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In the United States, copayment or copay is a payment defined in the insurance policy and paid by the insured person each time a medical service is accessed. It is technically a form of coinsurance, but is defined differently in health insurance where a coinsurance is a percentage payment after the deductible up to a certain limit. It must be paid before any policy benefit is payable by an insurance company. Copayments do not usually contribute towards any policy out-of-pocket maxima whereas coinsurance payments do.
Insurance companies use copayments to share health care costs to prevent moral hazard. Though the copay is often a small portion of the actual cost of the medical service, it is meant to prevent people from seeking medical care that may not be necessary (e.g.: an infection by the common cold). The underlying philosophy is that with no copay, people will consume much more care than they otherwise would if they were paying for all or some of it.
However, a copay may also discourage people from seeking necessary medical care and higher copays may result in non-use of essential medical services and prescriptions, thus rendering someone who is "insured" effectively "uninsured" because they are unable to pay higher copays. If the insured cannot afford the copay, they effectively have no insurance (high copays can cause a false sense of security). Thus there is a balance to be achieved: a high enough copay to deter unneeded expenses but low enough to not render the insurance useless.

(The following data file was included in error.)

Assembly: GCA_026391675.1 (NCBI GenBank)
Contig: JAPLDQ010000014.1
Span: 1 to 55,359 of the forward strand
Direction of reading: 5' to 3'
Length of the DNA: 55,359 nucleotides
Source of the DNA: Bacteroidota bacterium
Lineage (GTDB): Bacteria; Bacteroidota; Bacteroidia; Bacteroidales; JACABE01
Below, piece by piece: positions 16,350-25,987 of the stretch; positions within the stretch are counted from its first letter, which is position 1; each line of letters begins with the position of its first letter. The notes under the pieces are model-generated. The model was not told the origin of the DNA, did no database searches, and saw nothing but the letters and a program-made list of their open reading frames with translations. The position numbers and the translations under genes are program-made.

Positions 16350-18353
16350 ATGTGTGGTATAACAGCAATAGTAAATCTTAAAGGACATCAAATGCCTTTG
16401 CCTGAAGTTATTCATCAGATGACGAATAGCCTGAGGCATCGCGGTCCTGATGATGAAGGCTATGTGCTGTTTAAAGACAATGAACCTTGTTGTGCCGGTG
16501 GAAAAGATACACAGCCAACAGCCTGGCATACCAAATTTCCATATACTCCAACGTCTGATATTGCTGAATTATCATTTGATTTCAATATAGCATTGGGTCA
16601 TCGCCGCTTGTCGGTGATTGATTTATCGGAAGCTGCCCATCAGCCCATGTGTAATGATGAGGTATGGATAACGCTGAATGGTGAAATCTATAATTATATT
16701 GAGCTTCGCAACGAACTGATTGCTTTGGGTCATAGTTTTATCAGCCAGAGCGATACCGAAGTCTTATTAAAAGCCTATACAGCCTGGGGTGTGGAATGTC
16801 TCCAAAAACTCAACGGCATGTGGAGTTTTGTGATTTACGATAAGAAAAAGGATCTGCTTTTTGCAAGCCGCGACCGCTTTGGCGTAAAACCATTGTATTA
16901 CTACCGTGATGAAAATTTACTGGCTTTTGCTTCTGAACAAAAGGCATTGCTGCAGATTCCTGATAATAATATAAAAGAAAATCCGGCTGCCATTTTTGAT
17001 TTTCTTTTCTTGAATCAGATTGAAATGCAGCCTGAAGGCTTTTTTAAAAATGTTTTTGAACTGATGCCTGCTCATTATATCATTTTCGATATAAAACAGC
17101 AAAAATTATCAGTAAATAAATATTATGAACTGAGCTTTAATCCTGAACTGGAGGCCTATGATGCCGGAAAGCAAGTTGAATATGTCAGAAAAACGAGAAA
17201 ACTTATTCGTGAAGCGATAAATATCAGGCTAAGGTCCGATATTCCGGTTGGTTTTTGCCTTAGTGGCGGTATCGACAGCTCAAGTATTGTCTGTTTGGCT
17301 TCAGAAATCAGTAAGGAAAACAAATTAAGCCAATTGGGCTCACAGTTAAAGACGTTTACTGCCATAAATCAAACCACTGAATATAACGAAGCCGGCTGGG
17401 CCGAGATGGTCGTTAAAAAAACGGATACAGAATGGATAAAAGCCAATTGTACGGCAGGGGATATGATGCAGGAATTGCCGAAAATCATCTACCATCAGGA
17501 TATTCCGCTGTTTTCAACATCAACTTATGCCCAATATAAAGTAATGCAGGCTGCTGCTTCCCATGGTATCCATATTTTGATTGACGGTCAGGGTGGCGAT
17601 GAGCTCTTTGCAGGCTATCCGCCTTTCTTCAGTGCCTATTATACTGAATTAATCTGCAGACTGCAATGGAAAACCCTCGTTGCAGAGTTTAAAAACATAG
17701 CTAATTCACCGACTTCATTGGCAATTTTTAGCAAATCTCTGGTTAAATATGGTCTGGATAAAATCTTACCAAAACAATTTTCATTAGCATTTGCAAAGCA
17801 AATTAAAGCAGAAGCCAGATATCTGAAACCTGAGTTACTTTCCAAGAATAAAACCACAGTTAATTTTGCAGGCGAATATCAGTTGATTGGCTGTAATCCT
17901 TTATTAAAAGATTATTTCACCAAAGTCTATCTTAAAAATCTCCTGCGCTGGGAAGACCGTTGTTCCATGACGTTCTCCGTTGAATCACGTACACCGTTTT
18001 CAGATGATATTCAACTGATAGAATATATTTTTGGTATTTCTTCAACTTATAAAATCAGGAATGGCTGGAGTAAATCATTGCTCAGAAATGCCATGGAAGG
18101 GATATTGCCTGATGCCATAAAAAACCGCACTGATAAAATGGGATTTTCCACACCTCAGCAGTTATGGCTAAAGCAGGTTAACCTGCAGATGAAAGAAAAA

Some insurance companies set the copay percentage for non-generic drugs higher than for generic drugs. Occasionally if a non-generic drug is reduced in price insurers will agree to classify it as generic for copayment purposes (as occurred with simvastatin). Pharmaceutical companies have a very long term (frequently 20 years or longer) lock on a drug as a brand name drug which for patent reasons cannot be produced as a generic drug.
To cushion the high copay costs of brand name drugs, some pharmaceutical companies offer drug coupons or temporary subsidized copayment reduction programs lasting from two months to twelve months. Thereafter, if a patient is still taking the brand name medication, the pharmaceutical companies might remove the option and require full payments. If no similar drug is available, the patient is "locked in" to either using the drug with the high copays, or a patient takes no drugs and lives with the consequences of non-treatment.
Medication copayments have also been associated with reduced use of necessary and appropriate medications for chronic conditions such as chronic heart failure, chronic obstructive pulmonary disease, breast cancer, and asthma. In a 2007 meta-analysis, RAND researchers concluded that higher copayments were associated with lower rates of drug treatment, worse adherence among existing users, and more frequent discontinuation of therapy.